TERRIFIED ft. Frontier(s) + Hitchcock

Is it possible for a film to start with a bang but then end up completely blowing it by the credits? Terrified seems to confirm this theory. An Argentinean horror, the movie canvases a suburban block where house to house unexplainable and unbelievable phenomena are occurring.


I will try to do this as best I can without spoilers. Terrified‘s opener scare is one that truly catches you off guard. A typical spooky catalyst leads into an abrupt tone-setter. We move on to the follow-up act, almost too quickly, but apparently this movie had places to be. Poltergeist happenings confirmed with a camcorder. A startling ghoul. You know, the usual. This section is important, though. It segues into the other standout event: dead child.


The dead child is one of the only remaining things even the most robust horror films of today still shy away from. When every other possible avenue in the genre has been explored and/or exploited, what makes the dead child taboo persist? Terrified‘s lack of concern for the matter is glaring, shining a bright light on that extremely dark corner to chilling effect. It’s from this point on the quality of the film takes a nosedive.

Two investigators multiply, creating too many unneeded characters to have to care about. They all irresponsibly split up to individually investigate the haunted houses. At this juncture, I lost interest all together. I don’t get why after showing me the horrible things it did in the first half, Terrified expected me to chuckle along with these dopey sherlocks as they get bumped off unceremoniously. The notion that the final act might not have been intended to be humorous is an even more embarrassing possibility.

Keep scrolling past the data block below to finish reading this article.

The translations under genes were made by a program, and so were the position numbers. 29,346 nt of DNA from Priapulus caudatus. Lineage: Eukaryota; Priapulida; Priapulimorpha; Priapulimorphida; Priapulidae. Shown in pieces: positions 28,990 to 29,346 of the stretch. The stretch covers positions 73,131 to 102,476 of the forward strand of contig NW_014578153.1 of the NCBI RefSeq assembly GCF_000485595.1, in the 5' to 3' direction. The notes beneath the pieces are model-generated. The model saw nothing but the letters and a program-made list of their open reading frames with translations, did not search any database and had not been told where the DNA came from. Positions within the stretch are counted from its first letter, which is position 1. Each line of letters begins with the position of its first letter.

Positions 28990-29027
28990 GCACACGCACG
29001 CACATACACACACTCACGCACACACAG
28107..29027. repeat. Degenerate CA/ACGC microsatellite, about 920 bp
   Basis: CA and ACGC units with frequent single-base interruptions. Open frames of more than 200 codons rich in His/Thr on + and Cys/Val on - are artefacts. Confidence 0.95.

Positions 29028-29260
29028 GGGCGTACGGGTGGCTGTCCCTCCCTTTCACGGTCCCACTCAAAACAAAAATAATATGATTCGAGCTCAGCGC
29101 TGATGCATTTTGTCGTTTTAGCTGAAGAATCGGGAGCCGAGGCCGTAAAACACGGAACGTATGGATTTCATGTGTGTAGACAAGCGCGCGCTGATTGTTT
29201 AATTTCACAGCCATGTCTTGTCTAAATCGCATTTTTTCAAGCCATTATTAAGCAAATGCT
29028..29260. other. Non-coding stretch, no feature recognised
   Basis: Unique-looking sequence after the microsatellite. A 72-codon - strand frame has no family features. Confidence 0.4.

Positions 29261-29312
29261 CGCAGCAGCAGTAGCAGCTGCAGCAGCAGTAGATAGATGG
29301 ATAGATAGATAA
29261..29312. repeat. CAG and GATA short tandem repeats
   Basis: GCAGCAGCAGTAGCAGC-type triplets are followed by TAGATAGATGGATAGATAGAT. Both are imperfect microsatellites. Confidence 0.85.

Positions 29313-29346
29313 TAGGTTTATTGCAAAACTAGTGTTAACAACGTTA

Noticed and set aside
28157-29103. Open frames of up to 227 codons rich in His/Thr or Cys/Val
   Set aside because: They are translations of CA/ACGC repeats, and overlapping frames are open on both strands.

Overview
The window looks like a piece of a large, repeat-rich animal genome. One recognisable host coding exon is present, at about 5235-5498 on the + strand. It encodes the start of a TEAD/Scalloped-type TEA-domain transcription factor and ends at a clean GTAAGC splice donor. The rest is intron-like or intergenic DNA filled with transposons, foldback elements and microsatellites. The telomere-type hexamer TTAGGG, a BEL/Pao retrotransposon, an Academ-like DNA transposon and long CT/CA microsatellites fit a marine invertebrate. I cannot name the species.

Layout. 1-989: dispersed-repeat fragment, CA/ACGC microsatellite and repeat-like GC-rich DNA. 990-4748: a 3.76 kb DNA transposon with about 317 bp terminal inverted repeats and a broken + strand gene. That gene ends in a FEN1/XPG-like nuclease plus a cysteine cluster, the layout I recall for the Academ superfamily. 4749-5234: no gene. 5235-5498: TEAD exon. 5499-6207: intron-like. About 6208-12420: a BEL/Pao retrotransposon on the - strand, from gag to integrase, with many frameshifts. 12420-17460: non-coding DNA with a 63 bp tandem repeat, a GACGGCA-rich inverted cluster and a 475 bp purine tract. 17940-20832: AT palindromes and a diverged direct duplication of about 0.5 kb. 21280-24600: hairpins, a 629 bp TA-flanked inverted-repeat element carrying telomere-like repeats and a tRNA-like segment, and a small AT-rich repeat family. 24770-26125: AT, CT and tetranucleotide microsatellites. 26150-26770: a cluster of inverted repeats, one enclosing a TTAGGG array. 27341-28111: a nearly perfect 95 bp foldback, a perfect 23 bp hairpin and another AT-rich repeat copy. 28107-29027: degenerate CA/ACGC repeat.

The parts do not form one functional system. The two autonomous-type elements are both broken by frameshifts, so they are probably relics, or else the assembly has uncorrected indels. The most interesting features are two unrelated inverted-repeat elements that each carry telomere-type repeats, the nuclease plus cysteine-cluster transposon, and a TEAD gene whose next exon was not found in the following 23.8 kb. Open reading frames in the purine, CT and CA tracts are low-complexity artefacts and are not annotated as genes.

The send off reunites us with the first survivor introduced, in the customary asylum role, who ushers in the cliché jump scare cut-to-black. I am positive there is a way to chop this movie up and rearrange the pieces into a more flattering sequence. It wouldn’t be that challenging since the majority of the scenes could be chronologically flipped 1-for-1. The competence is already proven in the first act. There just needs to be someone more renowned in charge to craft Terrified into a better picture. Someone like Guillermo del Toro. What? He’s producing a remake of Terrified? Well, ain’t that a co-inky-dink!

2 tumultuous timelines out of 5





Boy, this movie is a trip! Rioters in France go on the run and end up in a neo-Nazi bed and breakfast. They quickly wear out their welcome and become the subjects of torture at the hands of the sadistic innkeepers. Another fantastic entry in the “New French Extremity” movement. Frontier(s) masterfully showcases visceral horror, bombastic action, and unnerving psychology. Savage grit and stomach-turning situations are on full display here. Frontier(s) is an example of what captivating story and unique vision a foreign creation can offer. Pair-is Nice-ly with High Tension.

5 (s)’s out of 5





Anthony Hopkins (Westworld, The Silence of the Lambs) takes on the role of the titular subject in Hitchcock, the biopic exploring the off-camera life of the legendary suspense auteur. Hopkins was probably Hitchcocky when he went in to audition for the part, because I can’t imagine any other actor filling Alfred’s shoes. We get a glimpse at not only the behind the scenes of Hitchcock’s filmmaking process, but at his wife’s (Helen Mirren) influence on the man’s career and more importantly his personal life. Some questions are answered that aren’t typically asked when pondering the director’s legacy. Hitchcock isn’t Oscar-worthy in the acting or writing categories, but it is a time well spent, if only to break up the routine parade of slashers and ghost stories.

4 prolific, portly profile poses out of 5


PS It was far better than Will Smith’s attempt!



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